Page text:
Example 3: On a hot day, the house AC would cut out right after starting when temperatures exceeded 100 degrees all day long. Repairman said it needed charging. Did so and charged a small fortune since it was an old freon unit. He said the entire system needed to be replaced if it happens again. Next hot spell it was doing the same thing. I checked all of the electronics, and traced the problem back to the thermostat. Replaced it and it's worked fine for 6 years.

                    Example 4: On a below zero day in Lake Tahoe, my hybrid did not want to start the first 3 times. The error display made no sense so off to the dealer we went. The Tahoe dealer said that it should be safe for the trip back to the central coast. Got it to my dealer, who diagnosed it in minutes and declared that it needed a new "computer" because my model has a software bug that only shows up in cold weather. When I got the invoice they had replaced several parts including a "fuse relay" and a sensor. A bit of investigation shows that they replaced EVERY PART that the manual said MIGHT throw that trouble code. I'm convinced that they did not test any of the parts.

                    The thing in common with all four cases was that the companies made money doing things might have fixed the problem, but they were not at all sure if what they were doing was valid. And that's why they do it. They can make more money by fixing it twice or three times.

                    Dan
                    At the end of the project, there is a profound difference between spare parts and left over parts.

                    Location: SF East Bay.

                    Comment


                    • #55
                      Originally posted by danlb View Post
                      .....

                      The thing in common with all four cases was that the companies made money doing things might have fixed the problem, but they were not at all sure if what they were doing was valid. And that's why they do it. They can make more money by fixing it twice or three times.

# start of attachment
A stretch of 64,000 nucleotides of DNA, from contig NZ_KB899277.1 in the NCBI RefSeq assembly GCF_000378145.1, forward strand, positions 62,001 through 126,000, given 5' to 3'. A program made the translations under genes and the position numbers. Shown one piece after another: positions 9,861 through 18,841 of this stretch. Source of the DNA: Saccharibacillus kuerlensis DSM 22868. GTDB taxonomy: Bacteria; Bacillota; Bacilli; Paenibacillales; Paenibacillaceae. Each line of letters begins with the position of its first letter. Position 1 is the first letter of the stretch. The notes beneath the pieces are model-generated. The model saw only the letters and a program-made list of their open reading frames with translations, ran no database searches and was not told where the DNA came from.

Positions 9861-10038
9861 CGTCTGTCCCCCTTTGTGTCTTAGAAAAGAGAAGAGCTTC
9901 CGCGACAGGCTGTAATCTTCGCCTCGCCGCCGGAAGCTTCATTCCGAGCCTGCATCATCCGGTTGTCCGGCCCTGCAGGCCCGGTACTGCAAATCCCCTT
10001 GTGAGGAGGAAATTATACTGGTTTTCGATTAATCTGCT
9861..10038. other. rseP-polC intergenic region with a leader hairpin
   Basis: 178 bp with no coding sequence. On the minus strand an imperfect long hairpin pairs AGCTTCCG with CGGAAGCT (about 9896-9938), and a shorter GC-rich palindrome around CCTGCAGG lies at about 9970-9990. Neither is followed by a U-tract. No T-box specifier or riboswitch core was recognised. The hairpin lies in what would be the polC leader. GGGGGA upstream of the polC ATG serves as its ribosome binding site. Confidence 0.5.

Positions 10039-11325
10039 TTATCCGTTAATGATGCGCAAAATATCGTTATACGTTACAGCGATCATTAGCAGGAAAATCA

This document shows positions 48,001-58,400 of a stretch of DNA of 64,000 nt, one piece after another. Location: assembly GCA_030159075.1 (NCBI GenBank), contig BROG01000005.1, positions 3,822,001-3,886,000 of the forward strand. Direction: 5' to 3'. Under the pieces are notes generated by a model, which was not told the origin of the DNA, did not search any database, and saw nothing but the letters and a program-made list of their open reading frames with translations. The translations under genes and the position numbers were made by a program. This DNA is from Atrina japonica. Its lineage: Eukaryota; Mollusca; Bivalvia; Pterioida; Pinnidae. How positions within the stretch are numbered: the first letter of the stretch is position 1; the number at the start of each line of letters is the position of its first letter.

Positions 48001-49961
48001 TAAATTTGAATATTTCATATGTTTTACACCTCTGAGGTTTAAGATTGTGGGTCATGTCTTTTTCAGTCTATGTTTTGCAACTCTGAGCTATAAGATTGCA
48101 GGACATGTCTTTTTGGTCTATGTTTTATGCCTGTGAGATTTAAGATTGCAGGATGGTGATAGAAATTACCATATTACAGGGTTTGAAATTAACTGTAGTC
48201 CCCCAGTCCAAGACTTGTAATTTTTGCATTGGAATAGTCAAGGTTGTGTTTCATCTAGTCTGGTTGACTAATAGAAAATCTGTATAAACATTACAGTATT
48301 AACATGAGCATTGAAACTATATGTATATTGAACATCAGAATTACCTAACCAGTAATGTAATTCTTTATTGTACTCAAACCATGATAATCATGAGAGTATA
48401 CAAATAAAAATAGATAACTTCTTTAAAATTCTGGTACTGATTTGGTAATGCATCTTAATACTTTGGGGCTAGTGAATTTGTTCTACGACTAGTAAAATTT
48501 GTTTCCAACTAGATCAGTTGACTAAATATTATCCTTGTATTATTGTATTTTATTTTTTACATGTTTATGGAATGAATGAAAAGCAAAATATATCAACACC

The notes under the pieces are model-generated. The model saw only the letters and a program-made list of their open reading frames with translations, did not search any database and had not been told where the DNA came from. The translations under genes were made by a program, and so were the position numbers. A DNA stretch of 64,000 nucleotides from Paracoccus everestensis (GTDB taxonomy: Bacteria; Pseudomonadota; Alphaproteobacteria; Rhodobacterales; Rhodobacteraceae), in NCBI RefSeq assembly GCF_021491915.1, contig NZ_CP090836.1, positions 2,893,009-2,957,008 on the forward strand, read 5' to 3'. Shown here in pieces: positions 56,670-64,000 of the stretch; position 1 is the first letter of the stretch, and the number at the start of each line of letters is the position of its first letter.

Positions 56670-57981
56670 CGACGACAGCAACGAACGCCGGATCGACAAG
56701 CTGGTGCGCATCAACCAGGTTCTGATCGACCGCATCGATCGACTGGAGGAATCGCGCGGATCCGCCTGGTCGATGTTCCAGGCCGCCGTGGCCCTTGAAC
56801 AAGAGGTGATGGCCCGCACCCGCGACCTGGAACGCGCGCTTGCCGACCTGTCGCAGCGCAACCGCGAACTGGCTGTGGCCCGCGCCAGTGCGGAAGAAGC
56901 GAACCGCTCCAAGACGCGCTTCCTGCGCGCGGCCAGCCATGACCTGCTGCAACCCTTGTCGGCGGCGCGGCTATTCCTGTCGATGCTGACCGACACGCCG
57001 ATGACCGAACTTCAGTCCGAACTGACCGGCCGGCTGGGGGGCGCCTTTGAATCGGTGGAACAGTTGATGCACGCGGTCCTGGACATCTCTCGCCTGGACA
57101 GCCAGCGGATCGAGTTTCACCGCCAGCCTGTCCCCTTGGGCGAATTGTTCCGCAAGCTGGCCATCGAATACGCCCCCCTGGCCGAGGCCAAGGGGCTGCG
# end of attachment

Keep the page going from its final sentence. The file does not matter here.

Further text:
Dan
                      Yes, it happens.

                      And, yet, a guy I know ran a car repair shop for decades, making good money, and his "thing" was that he did not do that. They always knew why they were replacing what they replaced. His shop was well known as "the place" to take the car to get it fixed right, no hassles. Last I heard, he had retired, but the shop was still going on the same lines.
                      4357 2773 5647 3671 3645 0087 1276

                      CNC machines only go through the motions

                      "There's no pleasing these serpents"......Lewis Carroll

                      Comment


                      • #56
                        Originally posted by OhioDesperado View Post
                        OMG, that went in circles.

                        SO, now real questions.
                        First, make and model of the unit.
                        Second, where are you in regards to Ohio?
                        Third and maybe important and maybe not is I DO repair them at board level depending on what it is, and what got smoked. And if it's a decent unit or a crap import that is under designed, and some of the big name stuff meets that spec as well as the import stuff. Lincoln Pro-Cut 55 was one that didn't have the cooling ability built in for being run hard. And they would burn a board that cost $917.00 to replace and you were burning up 8 parts that cost 3 buck each.
                        Ask me how I know.
                        The fan actually would run too fast to leave the air in place long enough to effectively transfer the heat from the heatsink to the air before being blown out the other end.

                        Anyway. Make Model and specific what's it doing. Pictures of the inside of the cabinet may help as well.
                        It don't work is nice, but does it power up?
                        Do the lights come on?
                        When you pull the trigger does the air flow start and it just don't apply power to the torch and cut.
                        Does it sound like it's trying to apply power AKA air flow starts and then it sounds like a transformer buzz but it don't cut. That sort of description.
                        Answers; - please forgive my terminology if it is incorrect - live green plants are my lively hood(not marijuana).
                        Thermal Dynamics pak master 38xl (29 amp)
                        Ohio - Oregon
                        Powers up, runs a pressure test, fan hums, lights come on.
                        Ground clamp attached to shiny steel, hold torch down and press button, air comes on but there is no arc, no change in noise from the unit.

                        Pictures - I will go pick up my unit Thursday, if you don't mind waiting I will get some for you.

                        Many Thanks,
                        Abner